I have seen much more discussion about the mega-40B and questions have been posed to me, so while not a 40B expert, I will try to share what I do know and have learned in my readings. Plus I own a copy of Mark Brobowski’s Handbook of Massachusetts Land Use and Planning Law, from which I can reference things.
Christian Donner asked about the infrastructure impacts and whether the state, in the form of the Housing Appeals Committee (HAC), which would review any permit denial by our ZBA and/or any conditional approval that allegedly made the project uneconomic, would take those into account. Brobrowski states in his book:
“Boards of appeals denying or approving comprehensive permits with conditions almost invariably fall back on well-worn planning arguments as a justification. Almost invariably, the HAC rejects such contentions. Some of the local concerns that have been repeatedly adjudicated before the HAC include:
• school crowding
• water provisions
• site accessibility
• inconsistency with local plans
• environmental degradation
• open space
For all practical purposes, the burden of proof for the board of appeals is set forth in 760 CMR 31.07(2)(b). The natural environment must be “endangered”; design of the site or the proposed housing must be “seriously deficient”; and open spaces must be “critically needed.” Only in the rare case will the local planning concerns outweigh the regional housing need. In such cases, the board’s decision to deny or approve a comprehensive permit with conditions that render the project uneconomic will be upheld by the HAC.”
In Bobrowski’s book, each of these items has a footnote to the cases that underlie those statements, and as with all legal issues, one must know both the statues, the regulations, and the cases interpreting both, to really know the law. One case that I read that indicates the level of expense the town in expected to absorb, stated that it is not a reason to deny a 40B development because the town has to build a new waste water treatment plant – indicating the high level of expense that the state is willing to impose on the community hosting the 40B.
Karen Scotti questioned the water supply to service the new housing, and I do not know the answer to that question, except that I do see that Bobrowski seems to indicate that is not a basis, citing Groton Hous. Auth. v. Groton Zoning Board of Appeals, HAC Dec. at 5-6 (Sept. 19, 1991). What I have been told by Mike Sullivan is that our aquifer actually has a plenty of water, but the still DEP limits the amount that we can take out via permits because of various regional factors, such as wanting greater water flow in the Charles River. One of my first ideas on how to reduce our property taxes was actually for the town to sell our water, where we had so much – Mike said the town cannot go into such businesses, and that was before I knew the DEP limited what we pumped out of the ground. I attended a meeting of municipal officials about 10-15 years ago, hosted by the DEP and the Charles River Water Shed Association, at which both groups advocated for towns to limit resident water usage to 60 gallons per person per day (we were at 90, and as I understand the issue would basically have to forego lawn watering to get to 60) because the Charles River had pond fish in it instead of river fish – they were saying because the river needed greater flow, that we should use less water. Those in attendance, with greater knowledge than I pointed to the dams on the river, the years of recorded data on water flows in the Charles showing no lessening in the amount of that flow, and a study that had been done in Connecticut on the issue that pointed to the dams as the reason the river fish had disappeared.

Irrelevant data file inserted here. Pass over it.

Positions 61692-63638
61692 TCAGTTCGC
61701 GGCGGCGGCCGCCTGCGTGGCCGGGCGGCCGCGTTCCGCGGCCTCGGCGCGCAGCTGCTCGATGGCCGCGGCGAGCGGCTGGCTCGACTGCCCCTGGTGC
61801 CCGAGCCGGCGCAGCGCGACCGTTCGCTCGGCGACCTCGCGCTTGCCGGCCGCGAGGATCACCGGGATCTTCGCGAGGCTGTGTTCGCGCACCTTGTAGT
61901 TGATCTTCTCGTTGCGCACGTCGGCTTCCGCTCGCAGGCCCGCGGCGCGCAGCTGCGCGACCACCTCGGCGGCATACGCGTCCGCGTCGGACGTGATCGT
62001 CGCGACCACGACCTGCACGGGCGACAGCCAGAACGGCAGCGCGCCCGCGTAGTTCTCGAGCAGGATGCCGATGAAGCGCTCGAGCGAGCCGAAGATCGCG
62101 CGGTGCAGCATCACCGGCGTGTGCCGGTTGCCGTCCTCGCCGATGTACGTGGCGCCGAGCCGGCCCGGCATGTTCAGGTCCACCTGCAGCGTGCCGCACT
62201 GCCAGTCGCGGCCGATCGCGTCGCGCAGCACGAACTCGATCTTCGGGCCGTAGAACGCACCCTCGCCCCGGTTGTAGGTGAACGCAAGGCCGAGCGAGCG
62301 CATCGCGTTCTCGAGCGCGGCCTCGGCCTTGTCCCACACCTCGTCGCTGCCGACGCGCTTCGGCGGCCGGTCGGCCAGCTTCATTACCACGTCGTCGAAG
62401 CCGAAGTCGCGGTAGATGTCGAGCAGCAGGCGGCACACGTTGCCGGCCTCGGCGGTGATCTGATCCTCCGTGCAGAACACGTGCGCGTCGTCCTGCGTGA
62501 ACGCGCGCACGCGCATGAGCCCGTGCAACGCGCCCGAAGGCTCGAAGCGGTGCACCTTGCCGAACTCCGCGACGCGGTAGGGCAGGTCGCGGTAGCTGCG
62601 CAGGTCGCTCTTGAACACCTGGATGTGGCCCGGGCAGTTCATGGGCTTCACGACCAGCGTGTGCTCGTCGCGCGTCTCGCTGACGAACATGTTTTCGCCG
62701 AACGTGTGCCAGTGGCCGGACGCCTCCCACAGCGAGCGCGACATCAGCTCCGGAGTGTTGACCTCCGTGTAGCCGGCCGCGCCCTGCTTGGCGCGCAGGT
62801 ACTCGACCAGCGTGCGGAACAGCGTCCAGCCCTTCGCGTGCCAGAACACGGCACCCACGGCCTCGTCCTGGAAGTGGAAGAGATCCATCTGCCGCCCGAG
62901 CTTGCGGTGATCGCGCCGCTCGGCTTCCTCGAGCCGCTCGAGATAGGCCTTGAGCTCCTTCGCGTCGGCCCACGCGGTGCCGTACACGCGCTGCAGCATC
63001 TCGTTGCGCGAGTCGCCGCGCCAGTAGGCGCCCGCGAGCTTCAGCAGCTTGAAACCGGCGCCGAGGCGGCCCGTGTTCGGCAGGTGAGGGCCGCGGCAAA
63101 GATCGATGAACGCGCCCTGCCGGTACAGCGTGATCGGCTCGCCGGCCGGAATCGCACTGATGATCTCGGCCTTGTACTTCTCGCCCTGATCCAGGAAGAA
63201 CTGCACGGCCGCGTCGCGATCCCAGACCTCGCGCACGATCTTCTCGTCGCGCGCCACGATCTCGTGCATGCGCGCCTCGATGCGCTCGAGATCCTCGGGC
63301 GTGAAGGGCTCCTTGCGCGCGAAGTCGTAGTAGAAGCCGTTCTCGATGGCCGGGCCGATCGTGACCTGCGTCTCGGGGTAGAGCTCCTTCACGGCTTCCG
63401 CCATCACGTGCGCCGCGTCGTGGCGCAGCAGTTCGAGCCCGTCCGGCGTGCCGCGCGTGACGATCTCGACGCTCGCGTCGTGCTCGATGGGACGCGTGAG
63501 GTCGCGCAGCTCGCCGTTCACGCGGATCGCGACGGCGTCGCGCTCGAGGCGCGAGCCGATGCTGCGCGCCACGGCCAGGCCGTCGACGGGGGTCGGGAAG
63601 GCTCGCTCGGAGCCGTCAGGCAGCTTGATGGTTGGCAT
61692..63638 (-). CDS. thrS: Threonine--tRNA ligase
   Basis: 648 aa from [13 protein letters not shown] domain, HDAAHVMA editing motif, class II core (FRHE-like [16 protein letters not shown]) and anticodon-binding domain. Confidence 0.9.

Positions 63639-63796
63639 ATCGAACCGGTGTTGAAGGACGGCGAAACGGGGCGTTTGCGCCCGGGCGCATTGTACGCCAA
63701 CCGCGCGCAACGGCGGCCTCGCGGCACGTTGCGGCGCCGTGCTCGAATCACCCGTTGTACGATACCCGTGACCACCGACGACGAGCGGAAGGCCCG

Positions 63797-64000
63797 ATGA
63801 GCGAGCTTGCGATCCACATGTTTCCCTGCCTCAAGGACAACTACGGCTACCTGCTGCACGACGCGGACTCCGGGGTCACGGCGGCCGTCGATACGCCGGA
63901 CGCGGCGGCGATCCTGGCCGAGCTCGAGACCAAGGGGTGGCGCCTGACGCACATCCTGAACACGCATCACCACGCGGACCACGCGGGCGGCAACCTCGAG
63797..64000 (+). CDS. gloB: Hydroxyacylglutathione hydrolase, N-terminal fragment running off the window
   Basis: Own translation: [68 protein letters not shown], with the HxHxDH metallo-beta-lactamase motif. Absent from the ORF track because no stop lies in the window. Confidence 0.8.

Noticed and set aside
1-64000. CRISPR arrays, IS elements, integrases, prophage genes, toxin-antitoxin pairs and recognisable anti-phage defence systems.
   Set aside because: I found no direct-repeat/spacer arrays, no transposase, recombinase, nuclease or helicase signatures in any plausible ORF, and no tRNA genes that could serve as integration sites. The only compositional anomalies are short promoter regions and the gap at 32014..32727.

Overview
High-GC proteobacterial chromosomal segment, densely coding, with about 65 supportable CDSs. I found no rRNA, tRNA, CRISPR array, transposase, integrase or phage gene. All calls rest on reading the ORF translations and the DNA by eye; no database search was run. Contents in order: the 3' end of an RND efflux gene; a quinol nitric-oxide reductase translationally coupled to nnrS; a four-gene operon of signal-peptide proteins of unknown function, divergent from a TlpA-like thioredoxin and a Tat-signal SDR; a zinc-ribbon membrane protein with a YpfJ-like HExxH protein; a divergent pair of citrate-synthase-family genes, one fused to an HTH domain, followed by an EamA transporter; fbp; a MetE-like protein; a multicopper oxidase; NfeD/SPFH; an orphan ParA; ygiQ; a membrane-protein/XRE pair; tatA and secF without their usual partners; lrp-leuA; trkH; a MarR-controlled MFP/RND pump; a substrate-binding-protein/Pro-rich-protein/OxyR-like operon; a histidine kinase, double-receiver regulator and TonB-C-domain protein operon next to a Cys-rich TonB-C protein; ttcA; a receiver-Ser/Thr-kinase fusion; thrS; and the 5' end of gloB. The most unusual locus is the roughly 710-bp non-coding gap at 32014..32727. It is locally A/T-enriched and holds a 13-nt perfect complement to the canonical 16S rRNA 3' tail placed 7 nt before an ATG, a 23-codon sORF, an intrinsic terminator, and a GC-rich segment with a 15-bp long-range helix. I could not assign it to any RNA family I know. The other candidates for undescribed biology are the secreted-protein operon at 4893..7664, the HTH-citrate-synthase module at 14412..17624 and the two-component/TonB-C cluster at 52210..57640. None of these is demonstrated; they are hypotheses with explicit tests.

Shawn Collins questioned infrastructure improvements installed by The Parc, and it is my understanding, as Shawn said, that the developer did pay for the off site school bus stop and the new sidewalk. It is also my understanding from discussions with town counsel that such extractions must be closely connected with the site itself for the extractions to be legally upheld. I did hear Chief Kingsbury make the point that his ladders could not reach the tops of the proposed buildings at The Parc, but I never learned how that issue was resolved.
I had once suggested that the town should make any new developments basically pay for the existing town infrastructure, essentially to buy in for what prior residents have already paid, and I learned that was constitutionally prohibited in Massachusetts – I have been told that other state do allow such a buy in requirement. The City of Boston seems to have linkage payment requirements that require developers to contribute monies.
If there is interest, I will try to arrange for the town to hold an information meeting to inform residents about the mega-40B and the town’s options.